Source: Policy and Medicine - November 7, 2014 Category: American Health Authors: Thomas Sullivan Source Type: blogs

Addressing The Threat Of Antibiotic Resistance: Policy Solutions To Fix A Broken Pipeline
Recently, the White House released a major new national strategy to combat antibiotic resistance. As efforts begin to translate that unprecedented announcement into action, it is critical that any strategy to address resistance contain a plan to ensure an adequate antibiotic development pipeline. The overall number of antibiotics reaching the market has declined over time, with 29 and 23 new antibiotics approved in the U.S. in the 1980s and 1990s, respectively, but only nine between 2000 and 2010. Meanwhile, the evolution of drug-resistance has outpaced the development of new antibiotics. Doctors routinely encounter patien...
Source: Health Affairs Blog - November 6, 2014 Category: Health Management Authors: Rachel Zetts and Allan Coukell Tags: All Categories Pharma Policy Public Health Research Source Type: blogs

Update: November 5, 2014
GIDEON what’s new summary: November 3 to November 5, 2014 Infectious Diseases – Outbreaks (1 updates) 1 DiseaseMap Infectious Diseases – Diseases (82 updates) 32 Diseases50 Country notesMap (Source: GIDEON blog)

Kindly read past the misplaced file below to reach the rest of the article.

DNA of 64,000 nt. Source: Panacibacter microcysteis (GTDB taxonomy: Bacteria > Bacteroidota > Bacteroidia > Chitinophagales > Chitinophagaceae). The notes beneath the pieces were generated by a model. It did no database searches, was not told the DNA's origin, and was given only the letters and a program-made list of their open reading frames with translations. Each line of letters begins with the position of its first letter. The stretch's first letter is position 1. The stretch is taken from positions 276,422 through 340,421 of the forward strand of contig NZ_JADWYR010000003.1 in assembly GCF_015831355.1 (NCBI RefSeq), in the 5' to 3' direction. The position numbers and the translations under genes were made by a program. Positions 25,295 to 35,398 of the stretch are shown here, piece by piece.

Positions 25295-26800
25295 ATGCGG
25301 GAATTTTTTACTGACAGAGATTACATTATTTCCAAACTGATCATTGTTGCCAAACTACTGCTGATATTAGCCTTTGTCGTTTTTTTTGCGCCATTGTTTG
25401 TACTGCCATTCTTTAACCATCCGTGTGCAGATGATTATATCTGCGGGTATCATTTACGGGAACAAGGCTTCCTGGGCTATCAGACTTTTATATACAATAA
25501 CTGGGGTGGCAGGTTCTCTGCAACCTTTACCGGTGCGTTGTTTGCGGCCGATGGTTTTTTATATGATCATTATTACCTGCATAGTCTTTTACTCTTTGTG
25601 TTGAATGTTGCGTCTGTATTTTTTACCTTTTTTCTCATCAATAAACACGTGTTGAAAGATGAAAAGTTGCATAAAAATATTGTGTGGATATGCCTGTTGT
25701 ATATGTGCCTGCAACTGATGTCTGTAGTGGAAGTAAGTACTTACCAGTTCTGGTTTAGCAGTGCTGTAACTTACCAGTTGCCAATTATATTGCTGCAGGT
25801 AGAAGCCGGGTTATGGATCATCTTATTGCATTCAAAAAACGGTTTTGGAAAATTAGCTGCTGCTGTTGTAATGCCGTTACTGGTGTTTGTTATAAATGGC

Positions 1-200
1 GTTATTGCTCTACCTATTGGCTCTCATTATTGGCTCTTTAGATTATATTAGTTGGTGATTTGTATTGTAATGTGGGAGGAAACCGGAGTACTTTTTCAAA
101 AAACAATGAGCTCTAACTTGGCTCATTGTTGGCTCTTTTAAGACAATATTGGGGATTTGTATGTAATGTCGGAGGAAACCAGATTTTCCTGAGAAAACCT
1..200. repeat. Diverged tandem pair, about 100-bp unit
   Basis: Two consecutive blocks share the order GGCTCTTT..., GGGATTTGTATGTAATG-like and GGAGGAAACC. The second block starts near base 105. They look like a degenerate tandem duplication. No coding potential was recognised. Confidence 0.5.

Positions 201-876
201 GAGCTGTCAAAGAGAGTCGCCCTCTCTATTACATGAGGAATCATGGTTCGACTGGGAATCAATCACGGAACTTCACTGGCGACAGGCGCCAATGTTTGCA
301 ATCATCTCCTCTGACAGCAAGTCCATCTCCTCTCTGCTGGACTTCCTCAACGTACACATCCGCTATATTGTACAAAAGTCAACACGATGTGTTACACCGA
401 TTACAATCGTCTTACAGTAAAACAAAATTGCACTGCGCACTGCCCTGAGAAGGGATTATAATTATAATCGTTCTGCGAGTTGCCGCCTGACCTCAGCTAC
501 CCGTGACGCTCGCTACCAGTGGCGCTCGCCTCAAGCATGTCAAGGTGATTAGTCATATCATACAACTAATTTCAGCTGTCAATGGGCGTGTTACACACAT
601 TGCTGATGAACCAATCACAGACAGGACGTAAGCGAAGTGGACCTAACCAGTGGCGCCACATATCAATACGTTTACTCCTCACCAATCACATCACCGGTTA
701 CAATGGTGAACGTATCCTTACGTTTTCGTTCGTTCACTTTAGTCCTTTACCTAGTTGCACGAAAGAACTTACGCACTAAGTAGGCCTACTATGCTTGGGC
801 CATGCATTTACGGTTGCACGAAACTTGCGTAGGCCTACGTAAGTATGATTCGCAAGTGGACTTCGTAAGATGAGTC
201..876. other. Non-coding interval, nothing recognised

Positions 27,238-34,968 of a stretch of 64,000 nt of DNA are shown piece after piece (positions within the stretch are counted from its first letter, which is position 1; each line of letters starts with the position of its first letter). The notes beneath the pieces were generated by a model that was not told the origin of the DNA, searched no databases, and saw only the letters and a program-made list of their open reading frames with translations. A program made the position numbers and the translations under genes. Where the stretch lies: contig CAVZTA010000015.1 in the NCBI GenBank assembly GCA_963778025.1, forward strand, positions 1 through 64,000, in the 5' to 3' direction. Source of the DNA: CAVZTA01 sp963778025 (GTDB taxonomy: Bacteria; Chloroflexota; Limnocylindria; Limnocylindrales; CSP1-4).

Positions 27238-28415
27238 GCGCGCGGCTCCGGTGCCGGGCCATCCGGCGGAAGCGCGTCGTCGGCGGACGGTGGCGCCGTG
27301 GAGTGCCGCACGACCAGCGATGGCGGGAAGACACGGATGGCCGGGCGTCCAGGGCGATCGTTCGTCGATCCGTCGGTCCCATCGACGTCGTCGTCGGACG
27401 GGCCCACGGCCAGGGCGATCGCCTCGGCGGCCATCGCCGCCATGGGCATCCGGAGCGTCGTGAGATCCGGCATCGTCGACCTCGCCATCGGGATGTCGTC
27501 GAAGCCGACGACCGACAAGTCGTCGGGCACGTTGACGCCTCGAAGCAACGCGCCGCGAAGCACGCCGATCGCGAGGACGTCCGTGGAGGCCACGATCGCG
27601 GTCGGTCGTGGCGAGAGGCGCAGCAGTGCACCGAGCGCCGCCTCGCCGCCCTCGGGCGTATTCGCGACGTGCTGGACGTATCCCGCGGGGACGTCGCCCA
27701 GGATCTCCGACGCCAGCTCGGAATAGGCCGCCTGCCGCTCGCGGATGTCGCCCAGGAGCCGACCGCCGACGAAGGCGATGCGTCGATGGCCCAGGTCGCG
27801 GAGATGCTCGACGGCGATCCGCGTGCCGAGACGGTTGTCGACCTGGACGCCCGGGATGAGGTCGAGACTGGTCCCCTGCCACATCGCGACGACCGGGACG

Source: GIDEON blog - November 5, 2014 Category: Databases & Libraries Authors: Dr. Stephen Berger Tags: What's New Source Type: blogs

Would you treat a patient with Ebola?
“If I get a call about smallpox from the ER I’m not coming in,” an infectious disease doctor said to a colleague in the hospital where I was working.  It was the early days of 9/11 and anything seemed possible. “Are you all OK with providing care for Ebola patients?” our section chief asked.  Our ICU is the designated unit to care for all adult patients suspected of having Ebola in our system.  We would be the ones donning the protective gear, following infection control protocols and caring for any potential patients. Continue reading ... Your patients are rating you online: How to respond. Manage your on...
Source: Kevin, M.D. - Medical Weblog - November 5, 2014 Category: Journals (General) Authors: Tags: Conditions Infectious disease Source Type: blogs

Healthcare Update Satellite — 11-04-2014